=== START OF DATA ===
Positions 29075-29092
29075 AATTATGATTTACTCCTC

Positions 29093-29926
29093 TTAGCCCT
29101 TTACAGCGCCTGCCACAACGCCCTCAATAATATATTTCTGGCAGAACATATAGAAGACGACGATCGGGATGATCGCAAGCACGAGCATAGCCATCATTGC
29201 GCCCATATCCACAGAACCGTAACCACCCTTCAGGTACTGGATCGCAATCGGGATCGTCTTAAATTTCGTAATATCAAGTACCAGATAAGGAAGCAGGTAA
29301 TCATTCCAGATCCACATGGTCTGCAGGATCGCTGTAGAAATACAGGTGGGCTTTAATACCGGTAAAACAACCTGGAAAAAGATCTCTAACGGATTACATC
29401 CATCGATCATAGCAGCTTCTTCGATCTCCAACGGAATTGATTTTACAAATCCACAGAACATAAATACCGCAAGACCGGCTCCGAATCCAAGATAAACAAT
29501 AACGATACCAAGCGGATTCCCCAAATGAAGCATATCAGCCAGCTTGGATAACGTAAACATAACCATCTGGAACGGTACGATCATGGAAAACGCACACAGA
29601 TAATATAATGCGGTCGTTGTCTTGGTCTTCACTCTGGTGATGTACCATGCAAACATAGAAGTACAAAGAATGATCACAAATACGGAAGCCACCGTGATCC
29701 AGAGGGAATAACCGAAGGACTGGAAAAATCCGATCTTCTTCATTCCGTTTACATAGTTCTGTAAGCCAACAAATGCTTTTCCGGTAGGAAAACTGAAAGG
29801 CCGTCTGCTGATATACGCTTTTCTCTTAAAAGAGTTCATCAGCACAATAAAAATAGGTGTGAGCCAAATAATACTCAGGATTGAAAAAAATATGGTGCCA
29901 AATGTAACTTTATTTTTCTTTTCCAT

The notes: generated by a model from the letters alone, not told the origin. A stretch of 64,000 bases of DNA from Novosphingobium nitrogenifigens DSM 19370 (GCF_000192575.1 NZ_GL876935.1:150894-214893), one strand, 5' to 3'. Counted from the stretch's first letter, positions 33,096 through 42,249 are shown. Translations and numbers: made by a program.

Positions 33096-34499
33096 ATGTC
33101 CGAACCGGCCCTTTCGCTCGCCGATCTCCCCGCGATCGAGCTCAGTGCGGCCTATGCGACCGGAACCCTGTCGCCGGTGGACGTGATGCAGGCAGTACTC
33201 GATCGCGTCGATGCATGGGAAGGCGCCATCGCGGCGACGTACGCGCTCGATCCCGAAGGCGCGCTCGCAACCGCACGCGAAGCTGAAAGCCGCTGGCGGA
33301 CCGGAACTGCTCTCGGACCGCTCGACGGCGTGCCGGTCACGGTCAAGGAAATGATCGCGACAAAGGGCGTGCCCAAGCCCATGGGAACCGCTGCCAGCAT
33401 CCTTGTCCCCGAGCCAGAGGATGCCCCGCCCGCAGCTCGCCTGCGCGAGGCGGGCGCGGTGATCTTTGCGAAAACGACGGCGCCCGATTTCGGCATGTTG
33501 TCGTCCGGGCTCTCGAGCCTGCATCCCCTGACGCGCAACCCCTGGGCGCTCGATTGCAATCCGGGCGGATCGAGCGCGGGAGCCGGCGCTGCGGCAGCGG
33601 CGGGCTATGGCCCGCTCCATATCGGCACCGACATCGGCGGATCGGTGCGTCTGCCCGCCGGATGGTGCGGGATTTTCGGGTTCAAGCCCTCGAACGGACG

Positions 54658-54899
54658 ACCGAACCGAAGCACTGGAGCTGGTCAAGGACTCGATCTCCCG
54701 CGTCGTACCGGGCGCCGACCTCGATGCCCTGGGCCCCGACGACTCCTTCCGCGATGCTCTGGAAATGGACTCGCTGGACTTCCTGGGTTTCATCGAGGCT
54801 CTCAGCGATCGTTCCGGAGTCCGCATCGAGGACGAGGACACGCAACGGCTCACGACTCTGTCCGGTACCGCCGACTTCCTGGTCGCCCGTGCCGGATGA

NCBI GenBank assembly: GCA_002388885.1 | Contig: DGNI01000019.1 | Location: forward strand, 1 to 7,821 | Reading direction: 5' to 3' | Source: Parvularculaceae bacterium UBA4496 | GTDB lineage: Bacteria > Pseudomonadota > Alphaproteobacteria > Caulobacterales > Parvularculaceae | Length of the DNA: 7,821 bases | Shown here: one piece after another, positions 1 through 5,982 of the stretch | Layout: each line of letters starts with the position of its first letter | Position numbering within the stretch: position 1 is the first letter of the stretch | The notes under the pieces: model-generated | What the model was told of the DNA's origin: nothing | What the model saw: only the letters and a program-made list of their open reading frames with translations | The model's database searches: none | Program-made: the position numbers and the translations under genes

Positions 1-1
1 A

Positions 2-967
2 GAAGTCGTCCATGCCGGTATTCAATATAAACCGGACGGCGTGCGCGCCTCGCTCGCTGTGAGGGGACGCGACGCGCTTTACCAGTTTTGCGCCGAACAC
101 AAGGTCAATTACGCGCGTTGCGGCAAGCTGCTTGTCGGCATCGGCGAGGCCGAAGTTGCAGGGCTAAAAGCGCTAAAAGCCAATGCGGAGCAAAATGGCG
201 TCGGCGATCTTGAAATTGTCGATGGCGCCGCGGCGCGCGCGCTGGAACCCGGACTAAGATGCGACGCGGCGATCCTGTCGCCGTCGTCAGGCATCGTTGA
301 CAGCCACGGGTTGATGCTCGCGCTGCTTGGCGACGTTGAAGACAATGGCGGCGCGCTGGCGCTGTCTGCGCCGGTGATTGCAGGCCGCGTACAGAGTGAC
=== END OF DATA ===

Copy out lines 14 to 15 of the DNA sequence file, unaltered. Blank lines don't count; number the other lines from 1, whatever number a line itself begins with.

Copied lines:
The notes: generated by a model from the letters alone, not told the origin. A stretch of 64,000 bases of DNA from Novosphingobium nitrogenifigens DSM 19370 (GCF_000192575.1 NZ_GL876935.1:150894-214893), one strand, 5' to 3'. Counted from the stretch's first letter, positions 33,096 through 42,249 are shown. Translations and numbers: made by a program.

Positions 33096-34499